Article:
While most people do shoot RAW and can tinker their white balance settings (WB) by GUI sliders from their software (such as Lightroom, and PhotoShop), sometimes, it’s beneficial to know how to do it from scratch as well.
Of course, it’ll be best to make sure your WB is accurate to begin with, but the world is not perfect, hence image editing software are made available.
Portraits, in general, require a certain level of color accuracy to make the skin of the subjects flattering. Light skinned subjects has a tendency to look too pink with wrong WB, while dark skinned people can be too orangey.
(Click images to see a larger version)
We’ll be using CMYK (cyan, magenta, yellow, black) to reference our skin tone correction. The premise is, light skin should roughly have a ratio of approximately Magenta + Yellowvalues =5 times the Cyanvalue.
Before you panic about the equation, it’s really quite simple. If your Cyan value is 10%, your Magenta and Yellow value should add up to roughly 50%. Depending on the obvious color cast, either the Magenta or Yellow value will be higher.
It’s also worth noting that lighter skin tones will have a smaller ratio, usually a M+Y = 3x C, instead of 5x C… Conversely, dark skin tones will have a higher ratio.
These are just guideline figures as human skin tones vary greatly from race to race.
Here we go.
Here’s the original image with severe color cast from the tungsten lights in the room with the camera’s white balance at (auto) AWB setting.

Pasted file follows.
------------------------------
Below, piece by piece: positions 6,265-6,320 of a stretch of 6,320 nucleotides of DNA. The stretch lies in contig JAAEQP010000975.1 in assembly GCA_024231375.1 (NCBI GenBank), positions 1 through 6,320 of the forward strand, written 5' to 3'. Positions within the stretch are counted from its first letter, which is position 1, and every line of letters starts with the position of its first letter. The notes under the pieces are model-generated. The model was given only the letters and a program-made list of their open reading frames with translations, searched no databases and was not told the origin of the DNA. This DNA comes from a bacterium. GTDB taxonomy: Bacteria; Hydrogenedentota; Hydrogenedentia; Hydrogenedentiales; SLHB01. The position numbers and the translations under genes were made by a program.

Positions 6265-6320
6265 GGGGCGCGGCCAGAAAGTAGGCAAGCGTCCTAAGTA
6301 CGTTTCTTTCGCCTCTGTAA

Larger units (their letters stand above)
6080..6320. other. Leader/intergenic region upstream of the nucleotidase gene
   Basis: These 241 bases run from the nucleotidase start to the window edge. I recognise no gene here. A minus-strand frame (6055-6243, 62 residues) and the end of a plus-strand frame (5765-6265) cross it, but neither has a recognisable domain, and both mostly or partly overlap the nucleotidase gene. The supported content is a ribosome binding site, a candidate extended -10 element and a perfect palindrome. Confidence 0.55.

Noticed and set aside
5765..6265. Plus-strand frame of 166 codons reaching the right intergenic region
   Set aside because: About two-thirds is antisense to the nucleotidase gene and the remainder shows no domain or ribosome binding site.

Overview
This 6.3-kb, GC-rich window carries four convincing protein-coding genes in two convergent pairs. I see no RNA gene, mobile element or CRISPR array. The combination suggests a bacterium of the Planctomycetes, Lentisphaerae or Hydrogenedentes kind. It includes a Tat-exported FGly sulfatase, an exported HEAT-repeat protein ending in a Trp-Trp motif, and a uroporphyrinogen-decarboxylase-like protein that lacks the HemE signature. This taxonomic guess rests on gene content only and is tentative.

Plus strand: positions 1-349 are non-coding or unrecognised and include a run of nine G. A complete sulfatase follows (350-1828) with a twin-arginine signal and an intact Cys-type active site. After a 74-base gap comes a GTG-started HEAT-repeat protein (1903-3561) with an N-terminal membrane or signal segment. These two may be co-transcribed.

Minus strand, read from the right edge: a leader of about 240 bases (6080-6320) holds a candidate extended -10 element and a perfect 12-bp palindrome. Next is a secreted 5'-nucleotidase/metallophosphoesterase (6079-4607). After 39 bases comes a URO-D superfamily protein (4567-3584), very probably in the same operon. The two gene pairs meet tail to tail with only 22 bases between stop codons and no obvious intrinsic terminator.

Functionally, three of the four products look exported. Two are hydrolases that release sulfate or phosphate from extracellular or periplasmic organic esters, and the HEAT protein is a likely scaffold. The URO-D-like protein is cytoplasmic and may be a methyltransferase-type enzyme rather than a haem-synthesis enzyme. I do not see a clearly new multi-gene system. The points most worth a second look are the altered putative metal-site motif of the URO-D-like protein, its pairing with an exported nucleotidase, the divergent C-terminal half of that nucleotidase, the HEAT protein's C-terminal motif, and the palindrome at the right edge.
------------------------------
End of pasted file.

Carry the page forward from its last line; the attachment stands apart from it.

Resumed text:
1) Open your image and select your Color Sampler tool. I prefer to pick a larger sampling area (CS2 only allows up to 5×5, I think CS3 can go much higher).
Click on a non-reflective part of the face that you want to use as a reference point. I prefer the middle cheek, forehead, chin, or nose bridge in most cases. Here, I chose the area between the eyes.
I also sampled the background wall as I know that the wall is off-white with a hint of pink. If I can get that close to actual, then I know I’m close to correcting the skin as well.
2) Now look at the INFO palette, you’ll need to look at the CMYK values, so click on the little airbrush icon and choose CMYK Color from the drop-down list.
3) Our first sampling point is the skin, you’ll see the values in the red box. You’ll notice that the Y-value is really high, so we need to tackle that first.
Note the right sampling point of the wall. Since I know the wall is near-white, the number should reflect on the high-200 value.. The blue channel is obviously causing some color cast onto the wall.
So based on those alone, we know that we have to mainly fix the Yellow channel first, then adjust the others in small increments.
4) The opposite color of yellow is obviously blue. So we open a Curves adjustment layer and change the Channels to Blue (instead of RGB). Use the color dropper to click on the sampled spot and it’ll display where that sampled color is on the graph (you’ll see a square appear along the line).
Drag that line upwards (adding blue values) to reduce the yellow value. You’ll see that most of the yellow color cast is gone. The image looks more “normal” now, but we still see some pinkish cast, so we’ll need to look at the red channel next.
5) Now select the RED channel from the drop-down list and click the sampled point again to see where to adjust the curve. Once you’ve found the spot, drag the curve DOWNWARDS to reduce red value. This’ll reduce the Magenta values. Move it until you get the rough ratio above (5xC=Y+M).
Note that you don’t have to get it exact. Read the top of this page.
6) Finally, choose “RGB” from the Channels drop-down list and make a simple “S” constrast curve to complete the correction.